Welcome to The Preview of Hate, a weekly preview series that will cover the upcoming game for Colorado State University. The Four Tiers of Hate (TM) will cover everything from the team to the city to the fans of every team CSU faces this season.
This week, the Rams travel to Denver for that annual neutral site contest known as The Rocky Mountain Showdown.
Their opponents, the Buffaloes of Colorado University, are the reigning champions of this game. Last season, CU pulled out an overtime victory that spoiled Mike Bobo’s RMS debut as head coach of the Rams.
This year, as I mentioned last week, the Rams come in as a team in transition. They won’t be naming a starting QB until game day as Bobo continues the weird tradition of college coach head games.
But this isn’t about the Rams, this is about what I hate most about the team the Rams are playing. This week, I hate CU.
Let’s get into the Tiers, starting with Tier One.
Boulder is an exceptionally beautiful Colorado town that rests right on the mountains with outstanding views of an incredible canyon and a mountain town feel for many of its areas.
And then you go into a popular neighborhood.
It’s long been known that Boulder was lost to the Republic of California many years ago. The heavy influx of West Coasters who saw a town they could shape and mold into a city of their image has made the town feel like more a different country than a city a half hour outside Denver.
There’s been so many jokes about The People’s Republic of Boulder and other disparaging remarks due to the town’s overwhelmingly liberal populace. But, that’s lazy to pick on. That’s like picking on Boulder’s weed smoking or weird homeless population. It’s lazy, it’s tired and I’ll let CU Journalism students make the lazy jokes here.
But I want to discuss just how much Boulder looks and feels like it’s literally a town in SoCal. There’s no Colorado feel to this city anymore if you just visit the popular areas. Boulder is like a colony of natives in 1600 Mexico and California came through like Conquistadors making everyone change their religion and government system.
Take for instance, the shopping center on 28th street in Boulder. Here is a picture of it:
Oh yeah that looks nice. A nice outdoor shopping center you might see anywhere in Colorado, such as Centerra in Loveland or the Flatirons Mall in Broomfield.
Wait a second, enhance that on the left there.
CALIFORNIA pizza kitchen.
Let’s not even begin to discuss the style and color scheme of this center is actually common to outdoor shopping centers in Southern California, like this one in Irvine.
“But Connor,” you shout, “this hardly seems fair since that is a very common shopping center style across a lot of this country. It’s just bright buildings and cool decks.”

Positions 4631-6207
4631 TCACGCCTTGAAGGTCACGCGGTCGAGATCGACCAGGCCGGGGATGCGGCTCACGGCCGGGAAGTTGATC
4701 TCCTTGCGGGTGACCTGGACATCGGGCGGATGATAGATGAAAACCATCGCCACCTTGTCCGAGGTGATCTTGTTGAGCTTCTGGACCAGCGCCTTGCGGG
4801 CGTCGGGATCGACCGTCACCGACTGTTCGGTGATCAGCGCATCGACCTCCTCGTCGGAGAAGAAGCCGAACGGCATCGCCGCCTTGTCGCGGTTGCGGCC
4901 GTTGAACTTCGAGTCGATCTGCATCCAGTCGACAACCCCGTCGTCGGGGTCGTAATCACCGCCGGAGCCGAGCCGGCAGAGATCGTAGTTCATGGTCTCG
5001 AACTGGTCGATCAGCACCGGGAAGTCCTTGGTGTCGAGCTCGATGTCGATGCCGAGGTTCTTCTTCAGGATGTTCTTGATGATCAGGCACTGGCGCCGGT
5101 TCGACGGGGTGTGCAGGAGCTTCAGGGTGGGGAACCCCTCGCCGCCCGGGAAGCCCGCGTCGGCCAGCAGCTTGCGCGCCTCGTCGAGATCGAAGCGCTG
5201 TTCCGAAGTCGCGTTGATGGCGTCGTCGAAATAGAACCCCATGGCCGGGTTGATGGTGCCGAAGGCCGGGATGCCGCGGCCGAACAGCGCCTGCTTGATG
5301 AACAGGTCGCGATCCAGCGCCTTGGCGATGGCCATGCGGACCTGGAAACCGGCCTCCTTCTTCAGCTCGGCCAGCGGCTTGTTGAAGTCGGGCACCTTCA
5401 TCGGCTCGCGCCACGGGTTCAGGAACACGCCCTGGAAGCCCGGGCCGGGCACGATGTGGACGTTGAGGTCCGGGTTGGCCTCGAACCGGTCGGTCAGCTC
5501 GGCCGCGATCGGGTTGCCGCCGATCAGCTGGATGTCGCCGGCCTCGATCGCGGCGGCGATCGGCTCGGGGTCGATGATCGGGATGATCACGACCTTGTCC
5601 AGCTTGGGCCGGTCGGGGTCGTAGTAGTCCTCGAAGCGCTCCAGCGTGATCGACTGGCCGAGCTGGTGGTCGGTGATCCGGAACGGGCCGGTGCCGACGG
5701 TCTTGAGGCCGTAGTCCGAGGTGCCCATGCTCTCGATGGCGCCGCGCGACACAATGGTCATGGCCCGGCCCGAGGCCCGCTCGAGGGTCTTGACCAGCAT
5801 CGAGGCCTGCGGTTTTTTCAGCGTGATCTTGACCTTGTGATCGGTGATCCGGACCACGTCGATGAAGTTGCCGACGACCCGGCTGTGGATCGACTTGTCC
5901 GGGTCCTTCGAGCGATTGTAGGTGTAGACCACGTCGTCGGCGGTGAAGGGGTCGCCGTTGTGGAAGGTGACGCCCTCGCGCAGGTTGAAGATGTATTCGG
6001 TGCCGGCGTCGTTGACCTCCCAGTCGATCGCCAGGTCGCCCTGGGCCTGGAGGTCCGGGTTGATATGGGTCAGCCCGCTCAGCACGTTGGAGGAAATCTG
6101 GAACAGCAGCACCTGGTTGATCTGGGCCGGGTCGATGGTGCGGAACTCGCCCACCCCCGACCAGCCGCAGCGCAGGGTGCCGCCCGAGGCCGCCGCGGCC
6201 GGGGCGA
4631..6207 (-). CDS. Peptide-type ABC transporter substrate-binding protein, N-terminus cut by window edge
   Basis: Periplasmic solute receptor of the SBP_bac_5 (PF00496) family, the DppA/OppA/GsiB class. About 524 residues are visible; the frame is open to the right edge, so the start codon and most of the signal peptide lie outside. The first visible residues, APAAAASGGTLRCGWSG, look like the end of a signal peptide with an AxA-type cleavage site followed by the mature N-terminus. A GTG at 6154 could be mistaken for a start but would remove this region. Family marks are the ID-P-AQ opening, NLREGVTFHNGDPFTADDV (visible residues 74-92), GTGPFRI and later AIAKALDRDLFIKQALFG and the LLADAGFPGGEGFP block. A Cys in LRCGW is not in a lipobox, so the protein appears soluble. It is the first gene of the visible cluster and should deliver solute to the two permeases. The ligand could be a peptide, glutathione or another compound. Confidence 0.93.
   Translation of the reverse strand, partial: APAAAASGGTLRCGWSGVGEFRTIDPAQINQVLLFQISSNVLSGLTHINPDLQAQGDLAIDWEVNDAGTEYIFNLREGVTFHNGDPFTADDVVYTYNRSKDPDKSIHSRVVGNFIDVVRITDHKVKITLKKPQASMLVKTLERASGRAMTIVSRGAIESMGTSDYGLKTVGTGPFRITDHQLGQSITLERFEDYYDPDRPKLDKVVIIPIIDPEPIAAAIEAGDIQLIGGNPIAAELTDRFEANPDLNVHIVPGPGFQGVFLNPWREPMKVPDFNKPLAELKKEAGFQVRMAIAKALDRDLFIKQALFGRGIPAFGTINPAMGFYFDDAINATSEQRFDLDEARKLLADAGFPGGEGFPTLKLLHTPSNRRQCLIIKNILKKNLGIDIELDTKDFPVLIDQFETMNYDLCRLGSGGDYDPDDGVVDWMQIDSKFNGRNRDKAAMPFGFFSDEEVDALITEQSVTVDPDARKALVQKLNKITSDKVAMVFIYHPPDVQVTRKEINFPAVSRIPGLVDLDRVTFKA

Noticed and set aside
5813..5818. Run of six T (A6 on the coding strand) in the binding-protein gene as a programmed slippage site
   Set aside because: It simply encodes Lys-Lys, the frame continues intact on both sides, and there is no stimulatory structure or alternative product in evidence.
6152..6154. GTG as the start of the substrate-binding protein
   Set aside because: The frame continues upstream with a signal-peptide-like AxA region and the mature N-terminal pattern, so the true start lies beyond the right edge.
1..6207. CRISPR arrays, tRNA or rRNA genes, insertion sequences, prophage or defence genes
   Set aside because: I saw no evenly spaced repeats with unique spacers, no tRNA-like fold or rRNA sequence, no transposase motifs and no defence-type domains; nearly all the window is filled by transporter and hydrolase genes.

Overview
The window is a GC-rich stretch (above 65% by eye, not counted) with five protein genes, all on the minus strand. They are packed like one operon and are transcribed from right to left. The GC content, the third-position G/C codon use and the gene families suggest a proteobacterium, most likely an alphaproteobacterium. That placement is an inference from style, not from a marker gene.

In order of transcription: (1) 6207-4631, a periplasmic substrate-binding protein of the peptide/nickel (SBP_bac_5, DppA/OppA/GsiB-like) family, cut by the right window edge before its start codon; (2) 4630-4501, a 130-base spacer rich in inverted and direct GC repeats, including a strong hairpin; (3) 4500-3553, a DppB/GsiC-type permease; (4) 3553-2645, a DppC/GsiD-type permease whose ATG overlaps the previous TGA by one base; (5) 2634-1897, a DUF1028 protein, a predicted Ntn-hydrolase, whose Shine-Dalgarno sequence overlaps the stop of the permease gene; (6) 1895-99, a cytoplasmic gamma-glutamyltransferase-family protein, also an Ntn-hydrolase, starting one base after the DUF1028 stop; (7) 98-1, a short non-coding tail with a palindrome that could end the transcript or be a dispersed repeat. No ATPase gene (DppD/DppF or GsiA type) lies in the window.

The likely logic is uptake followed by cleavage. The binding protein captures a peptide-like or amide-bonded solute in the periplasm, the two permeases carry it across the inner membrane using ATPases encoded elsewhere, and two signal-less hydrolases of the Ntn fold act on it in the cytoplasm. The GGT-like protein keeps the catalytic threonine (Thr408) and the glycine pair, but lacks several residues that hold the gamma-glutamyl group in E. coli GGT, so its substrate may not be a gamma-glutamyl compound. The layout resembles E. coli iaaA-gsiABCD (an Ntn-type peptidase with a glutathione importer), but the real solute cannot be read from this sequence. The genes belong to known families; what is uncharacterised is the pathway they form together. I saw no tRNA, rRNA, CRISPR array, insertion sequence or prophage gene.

Yeah, you would say that, if you were from Boulder.
CU-Boulder got this way for a variety of reasons. For the longest time, CU was ranked as one of the best party schools in the nation. This, paired with it’s proximity to skiing and overall Colorado funtime culture, brought in a wave of students from the coasts looking to create a name for themselves in this wild west.
But then they stayed. What happens to crazy college kids who move four states away to party and then stay in that state? You guessed it, they get boring. They meet their significant others, they find jobs, and then Boulder goes from “wacky party town” to “nice, wholesome city with a few crazy weekenders.”
That’s why they have shopping centers with California on them, that’s why Pearl Street is legitimately one of the five most overrated areas on Planet Earth, that’s why Boulder is the New Year’s Eve of college towns. It’s fun to think about, ultimately not up to your expectations and just like every other town out there.
The Boulder resident, the CU student.
Boulder’s a city with some fun things to do and a couple of good bars. But if you talk to a resident of Boulder they’re the town to INVENT bars and fun things to do. Have you ever asked someone who lives in Boulder about fun things to do there? It’s like asking any random dad about George Carlin. They act like before Boulder came along nobody literally had any fun in the entire Western region.
I get city pride, I do, I have it for every city I’ve lived in. But we really don’t need the song and dance about Boulder’s nightlife like before Boulder came around people just rolled tires on the sidewalk and burned sticks for entertainment. Seriously, the only difference between you and every other college town in this country is that it only takes three beers to get buzzed in your town.
This isn’t to say Boulder isn’t unique or special. It is, the state of Colorado is. The views are unequaled, the mountains are gorgeous, the air is pristine and crisp like none other.
But, please, for the love of Elway, stop pretending like CU invented partying. You didn’t even perfect it. You did it better for like four years in the early 90’s and now people want you to stop talking about it. You’re the Donnie Wahlberg of party schools.